Given finishing sixth means facing the Cavaliers and James or the streaking Sixers, and finishing eighth means getting the Raptors — one of two teams (along with the Golden State Warriors) in the top five in both offense and defense — it’s easy to see why the wounded Celtics make for the best option for the Heat, Wizards and Bucks.
All three teams entered Thursday with 36 losses, making the fight for seventh a complicated affair.
The Heat have a pretty clear path to sixth place. Miami holds a tiebreaker over Washington because of a better division record, and over Milwaukee by virtue of winning all three meetings. Miami has played one more game — and has one more win — than its competitors, and should get another win Friday when it plays the tanking New York Knicks at Madison Square Garden.
And while Monday’s game at home against Oklahoma City will be a tough one, a game to end the season against the Raptors at home should mean Miami finishes with at least 45 wins.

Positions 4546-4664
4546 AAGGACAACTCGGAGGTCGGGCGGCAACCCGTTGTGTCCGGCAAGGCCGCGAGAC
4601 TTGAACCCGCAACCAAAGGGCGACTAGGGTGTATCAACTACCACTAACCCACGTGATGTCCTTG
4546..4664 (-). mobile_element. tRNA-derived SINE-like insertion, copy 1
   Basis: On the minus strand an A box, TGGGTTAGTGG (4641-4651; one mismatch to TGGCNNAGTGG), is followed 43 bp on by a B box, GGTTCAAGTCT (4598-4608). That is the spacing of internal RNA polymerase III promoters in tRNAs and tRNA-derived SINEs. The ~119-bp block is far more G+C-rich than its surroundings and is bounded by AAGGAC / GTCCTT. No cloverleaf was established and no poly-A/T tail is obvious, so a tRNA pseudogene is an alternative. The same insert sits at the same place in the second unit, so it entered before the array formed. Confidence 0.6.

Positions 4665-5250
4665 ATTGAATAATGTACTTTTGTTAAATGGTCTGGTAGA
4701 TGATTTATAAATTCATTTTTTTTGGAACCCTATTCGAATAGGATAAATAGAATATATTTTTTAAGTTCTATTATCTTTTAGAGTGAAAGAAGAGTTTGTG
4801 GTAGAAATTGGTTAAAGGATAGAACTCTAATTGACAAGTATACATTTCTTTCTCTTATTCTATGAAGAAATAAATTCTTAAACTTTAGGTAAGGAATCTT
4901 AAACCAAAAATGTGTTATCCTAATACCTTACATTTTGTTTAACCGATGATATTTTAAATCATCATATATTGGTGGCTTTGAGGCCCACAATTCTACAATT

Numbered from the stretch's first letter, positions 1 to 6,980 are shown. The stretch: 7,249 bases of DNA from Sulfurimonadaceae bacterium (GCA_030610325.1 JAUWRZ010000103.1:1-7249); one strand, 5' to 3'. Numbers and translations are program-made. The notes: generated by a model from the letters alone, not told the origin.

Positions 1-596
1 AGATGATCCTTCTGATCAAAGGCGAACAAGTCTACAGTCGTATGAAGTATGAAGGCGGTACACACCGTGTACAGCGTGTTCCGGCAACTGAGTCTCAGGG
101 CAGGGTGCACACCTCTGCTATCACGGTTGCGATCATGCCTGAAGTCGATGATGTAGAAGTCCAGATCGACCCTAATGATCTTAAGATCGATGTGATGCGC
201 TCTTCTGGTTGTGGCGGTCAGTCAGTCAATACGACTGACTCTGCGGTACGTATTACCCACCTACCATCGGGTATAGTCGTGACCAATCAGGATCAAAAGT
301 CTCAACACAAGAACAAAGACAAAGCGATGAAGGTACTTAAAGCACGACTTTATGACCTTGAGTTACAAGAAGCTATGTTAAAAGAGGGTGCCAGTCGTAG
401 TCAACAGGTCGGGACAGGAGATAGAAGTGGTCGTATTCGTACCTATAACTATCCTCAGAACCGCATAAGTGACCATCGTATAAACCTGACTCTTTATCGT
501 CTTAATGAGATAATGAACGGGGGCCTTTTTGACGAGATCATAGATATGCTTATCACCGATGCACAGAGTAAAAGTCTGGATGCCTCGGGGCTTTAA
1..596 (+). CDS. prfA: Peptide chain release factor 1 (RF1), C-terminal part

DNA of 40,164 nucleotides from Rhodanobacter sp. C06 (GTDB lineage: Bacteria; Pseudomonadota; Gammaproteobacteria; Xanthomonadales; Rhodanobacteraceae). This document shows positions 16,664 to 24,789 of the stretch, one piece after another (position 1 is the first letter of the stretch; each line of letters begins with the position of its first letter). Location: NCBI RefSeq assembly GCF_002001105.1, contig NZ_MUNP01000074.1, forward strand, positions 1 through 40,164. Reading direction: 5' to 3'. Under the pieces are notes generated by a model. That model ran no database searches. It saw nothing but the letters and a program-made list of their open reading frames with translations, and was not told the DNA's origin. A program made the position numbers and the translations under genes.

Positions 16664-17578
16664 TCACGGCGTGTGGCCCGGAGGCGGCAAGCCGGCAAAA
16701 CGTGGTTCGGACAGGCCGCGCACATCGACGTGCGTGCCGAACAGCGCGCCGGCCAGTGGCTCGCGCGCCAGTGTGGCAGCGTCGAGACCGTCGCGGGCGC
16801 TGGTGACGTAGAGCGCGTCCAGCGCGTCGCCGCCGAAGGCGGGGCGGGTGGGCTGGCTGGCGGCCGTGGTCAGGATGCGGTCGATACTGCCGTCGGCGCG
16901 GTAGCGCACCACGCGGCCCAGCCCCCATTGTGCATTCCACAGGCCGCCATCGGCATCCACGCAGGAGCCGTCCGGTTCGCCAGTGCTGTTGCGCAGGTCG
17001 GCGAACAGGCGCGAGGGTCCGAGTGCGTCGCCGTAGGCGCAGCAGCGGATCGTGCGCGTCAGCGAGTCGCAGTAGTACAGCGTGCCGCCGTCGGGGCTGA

That is exactly the same number the Wizards could be looking at, as well. Washington has a game it should lose Thursday night, when it plays the Cavaliers in Cleveland (though the Cavs will be without two of its three point guards, George Hill and Jose Calderon, due to injury). The Wizards then have two games against tanking teams, the Atlanta Hawks and Orlando Magic, sandwiched around a game at home Tuesday against, yes, the Celtics.
Milwaukee, on the other hand, has three straight games against bad teams — the Brooklyn Nets, Knicks and Magic — followed by a season finale against the Sixers. All of this could come down to that game — and whether Philadelphia has anything at stake.
It should make for a thrilling final few days of the regular season — as well as a far more compelling first round than a team with Boston’s pedigree normally would have. That’s just the first of many ripple effects of Irving’s latest surgery — ripple effects that will last until next summer, and potentially far beyond that.